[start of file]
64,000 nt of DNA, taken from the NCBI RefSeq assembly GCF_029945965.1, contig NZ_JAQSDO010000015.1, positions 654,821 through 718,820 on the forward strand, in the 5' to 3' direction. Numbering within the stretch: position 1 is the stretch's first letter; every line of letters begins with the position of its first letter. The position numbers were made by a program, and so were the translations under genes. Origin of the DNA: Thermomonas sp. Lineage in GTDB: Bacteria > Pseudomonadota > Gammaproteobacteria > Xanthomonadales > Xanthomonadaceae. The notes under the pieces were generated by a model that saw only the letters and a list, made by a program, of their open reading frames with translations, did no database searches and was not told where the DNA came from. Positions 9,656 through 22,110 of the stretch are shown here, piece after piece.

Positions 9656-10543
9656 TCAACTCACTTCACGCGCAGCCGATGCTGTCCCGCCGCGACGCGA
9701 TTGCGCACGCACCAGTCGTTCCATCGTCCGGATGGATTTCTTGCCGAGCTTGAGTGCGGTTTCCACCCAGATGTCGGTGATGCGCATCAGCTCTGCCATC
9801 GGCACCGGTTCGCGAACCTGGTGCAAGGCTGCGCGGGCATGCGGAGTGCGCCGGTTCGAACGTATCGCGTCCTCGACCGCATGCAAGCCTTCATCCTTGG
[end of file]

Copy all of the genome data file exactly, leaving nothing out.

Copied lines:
64,000 nt of DNA, taken from the NCBI RefSeq assembly GCF_029945965.1, contig NZ_JAQSDO010000015.1, positions 654,821 through 718,820 on the forward strand, in the 5' to 3' direction. Numbering within the stretch: position 1 is the stretch's first letter; every line of letters begins with the position of its first letter. The position numbers were made by a program, and so were the translations under genes. Origin of the DNA: Thermomonas sp. Lineage in GTDB: Bacteria > Pseudomonadota > Gammaproteobacteria > Xanthomonadales > Xanthomonadaceae. The notes under the pieces were generated by a model that saw only the letters and a list, made by a program, of their open reading frames with translations, did no database searches and was not told where the DNA came from. Positions 9,656 through 22,110 of the stretch are shown here, piece after piece.

Positions 9656-10543
9656 TCAACTCACTTCACGCGCAGCCGATGCTGTCCCGCCGCGACGCGA
9701 TTGCGCACGCACCAGTCGTTCCATCGTCCGGATGGATTTCTTGCCGAGCTTGAGTGCGGTTTCCACCCAGATGTCGGTGATGCGCATCAGCTCTGCCATC
9801 GGCACCGGTTCGCGAACCTGGTGCAAGGCTGCGCGGGCATGCGGAGTGCGCCGGTTCGAACGTATCGCGTCCTCGACCGCATGCAAGCCTTCATCCTTGG